The world as we know it may have stopped when the threat of COVID-19 forced us into quarantine. Yet in some ways, life also goes on. This is true for those struggling with addiction—be it from alcohol, cigarettes, gambling, food, drugs, online games, pornography, or others.
Addiction—that insatiable and irrepressible craving for something, to the point that it overtakes everything else in your life and poses serious harm to you and those around you—doesn’t stop, even for a deadly pandemic or stay-at-home orders. An addict may continue his obsession over porn or online gambling using his personal computer at home, while those addicted to alcohol or drugs have to wrestle with their demons alone in this period of social distancing.
Appropriately, Pope Francis’ prayer intention for April is “Freedom from Addiction,” particularly to pray “that those suffering from addiction may be helped and accompanied.” Each month for a year, our dear Lolo Kiko, through his Pope’s Worldwide Prayer Network, focuses on a specific issue or group of people to pray for, and encourages the faithful to join him.
“In our world and our Church, many of our brothers and sisters struggle with addictions,” wrote Fr. Andrij Hlabse, SJ, in the Pope’s Worldwide Prayer Network website. “Today the internet also provides an avenue for addictive behavior, including to internet use itself, to electronic devices, and to pornography. The latter is especially prevalent and known to have devastating effects on personal relationships. Which family has not experienced something of addiction’s difficulties?”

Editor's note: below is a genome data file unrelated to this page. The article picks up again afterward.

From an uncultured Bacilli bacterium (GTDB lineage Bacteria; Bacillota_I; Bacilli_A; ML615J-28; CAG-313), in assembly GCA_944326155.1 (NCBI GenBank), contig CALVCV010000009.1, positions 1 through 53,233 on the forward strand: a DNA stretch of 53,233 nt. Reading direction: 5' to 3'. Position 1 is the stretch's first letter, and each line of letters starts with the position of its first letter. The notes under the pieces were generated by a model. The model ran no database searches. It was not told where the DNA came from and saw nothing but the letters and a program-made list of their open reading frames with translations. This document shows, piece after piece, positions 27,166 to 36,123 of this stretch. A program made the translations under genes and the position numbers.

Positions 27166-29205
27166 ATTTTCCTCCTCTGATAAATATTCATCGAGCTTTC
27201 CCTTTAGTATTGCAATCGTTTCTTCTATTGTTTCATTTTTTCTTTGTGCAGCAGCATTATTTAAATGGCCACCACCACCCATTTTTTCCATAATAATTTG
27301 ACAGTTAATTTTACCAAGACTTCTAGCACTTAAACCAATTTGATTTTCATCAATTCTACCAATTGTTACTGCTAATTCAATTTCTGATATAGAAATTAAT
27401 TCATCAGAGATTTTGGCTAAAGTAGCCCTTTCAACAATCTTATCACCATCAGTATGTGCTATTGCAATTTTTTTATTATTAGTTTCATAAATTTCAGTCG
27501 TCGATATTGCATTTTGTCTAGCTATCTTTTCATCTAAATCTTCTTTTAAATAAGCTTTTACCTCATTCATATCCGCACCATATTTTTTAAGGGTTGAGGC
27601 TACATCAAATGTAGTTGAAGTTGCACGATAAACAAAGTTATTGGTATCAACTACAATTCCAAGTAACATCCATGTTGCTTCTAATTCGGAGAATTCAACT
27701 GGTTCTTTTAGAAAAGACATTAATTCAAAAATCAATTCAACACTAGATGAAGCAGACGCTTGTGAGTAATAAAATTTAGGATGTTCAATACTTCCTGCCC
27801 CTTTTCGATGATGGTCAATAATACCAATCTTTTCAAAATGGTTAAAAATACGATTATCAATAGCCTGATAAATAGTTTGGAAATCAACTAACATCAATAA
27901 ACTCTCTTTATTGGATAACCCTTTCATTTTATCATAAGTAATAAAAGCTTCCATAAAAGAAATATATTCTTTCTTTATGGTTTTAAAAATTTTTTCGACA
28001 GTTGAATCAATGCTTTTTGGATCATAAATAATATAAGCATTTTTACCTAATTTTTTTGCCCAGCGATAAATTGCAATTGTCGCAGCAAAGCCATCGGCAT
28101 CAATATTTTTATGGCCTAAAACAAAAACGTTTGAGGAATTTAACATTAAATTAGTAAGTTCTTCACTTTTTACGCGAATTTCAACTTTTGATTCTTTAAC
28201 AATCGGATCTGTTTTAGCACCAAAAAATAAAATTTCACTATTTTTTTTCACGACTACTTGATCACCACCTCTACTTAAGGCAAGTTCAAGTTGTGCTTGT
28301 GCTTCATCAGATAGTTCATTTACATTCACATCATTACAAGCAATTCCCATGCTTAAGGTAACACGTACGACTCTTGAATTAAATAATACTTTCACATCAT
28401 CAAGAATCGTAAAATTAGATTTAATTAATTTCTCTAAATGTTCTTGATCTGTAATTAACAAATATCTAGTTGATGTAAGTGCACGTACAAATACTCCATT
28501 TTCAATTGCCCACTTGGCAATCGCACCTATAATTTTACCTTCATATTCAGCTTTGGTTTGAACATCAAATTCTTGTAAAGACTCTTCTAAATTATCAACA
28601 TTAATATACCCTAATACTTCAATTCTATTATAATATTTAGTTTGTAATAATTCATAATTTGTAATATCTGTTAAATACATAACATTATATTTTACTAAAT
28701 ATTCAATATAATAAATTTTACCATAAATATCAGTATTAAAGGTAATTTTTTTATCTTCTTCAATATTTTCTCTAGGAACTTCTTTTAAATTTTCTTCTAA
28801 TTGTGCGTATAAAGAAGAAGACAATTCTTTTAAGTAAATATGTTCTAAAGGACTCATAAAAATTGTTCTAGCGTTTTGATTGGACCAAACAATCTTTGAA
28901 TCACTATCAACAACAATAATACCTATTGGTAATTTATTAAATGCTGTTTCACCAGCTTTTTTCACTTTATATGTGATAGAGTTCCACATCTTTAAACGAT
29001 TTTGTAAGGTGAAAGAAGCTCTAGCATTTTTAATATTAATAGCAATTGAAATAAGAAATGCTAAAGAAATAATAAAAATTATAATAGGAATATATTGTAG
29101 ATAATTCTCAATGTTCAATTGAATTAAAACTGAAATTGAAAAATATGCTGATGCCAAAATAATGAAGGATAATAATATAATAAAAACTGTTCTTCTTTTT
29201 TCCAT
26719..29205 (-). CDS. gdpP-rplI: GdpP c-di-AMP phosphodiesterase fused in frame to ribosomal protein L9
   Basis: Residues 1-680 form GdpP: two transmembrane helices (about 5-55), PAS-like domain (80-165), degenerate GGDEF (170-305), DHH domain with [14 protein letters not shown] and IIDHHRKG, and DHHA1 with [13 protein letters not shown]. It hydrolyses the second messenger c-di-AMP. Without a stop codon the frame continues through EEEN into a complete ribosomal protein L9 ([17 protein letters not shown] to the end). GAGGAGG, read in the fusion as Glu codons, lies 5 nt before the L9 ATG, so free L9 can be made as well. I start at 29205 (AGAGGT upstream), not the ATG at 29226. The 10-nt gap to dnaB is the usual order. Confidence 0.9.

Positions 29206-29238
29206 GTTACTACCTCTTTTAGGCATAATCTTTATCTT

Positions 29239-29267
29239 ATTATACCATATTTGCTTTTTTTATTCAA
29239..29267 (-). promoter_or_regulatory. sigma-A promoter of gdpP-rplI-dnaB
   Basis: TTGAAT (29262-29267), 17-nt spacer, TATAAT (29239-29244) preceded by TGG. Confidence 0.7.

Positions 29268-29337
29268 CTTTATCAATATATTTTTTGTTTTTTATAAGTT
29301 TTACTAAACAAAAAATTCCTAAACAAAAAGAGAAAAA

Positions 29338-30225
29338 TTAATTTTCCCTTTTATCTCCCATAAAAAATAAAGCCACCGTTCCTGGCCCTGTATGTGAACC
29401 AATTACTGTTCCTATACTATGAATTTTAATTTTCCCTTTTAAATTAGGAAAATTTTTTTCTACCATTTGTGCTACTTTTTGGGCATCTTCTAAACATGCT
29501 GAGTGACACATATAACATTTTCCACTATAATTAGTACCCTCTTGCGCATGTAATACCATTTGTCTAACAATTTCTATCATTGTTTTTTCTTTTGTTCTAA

In your quiet moments, please include people with addictions in your prayers. You don’t have to know an addict to be able to relate to their problems. Everybody knows what it’s like to be misunderstood, anxious, have irrational thoughts and behaviors, feel alone or ostracized by others. It’s people going through these challenges that need our compassion, our understanding, our tough love, and our prayers, especially at a time when we cannot be physically present to offer them support.
“Whatever factors push a person toward addiction, as a result relationships are sure to suffer: one’s relationship with God, with family, with friends,” wrote Fr. Andrij. “Addiction can be a tremendously isolating experience. As a Church, as persons bound together to one another through our common love of God, we recognize and pray that individuals struggling with addiction not only have their needs met through appropriate professional help, but also that their relationships with God and others be strengthened and healed.”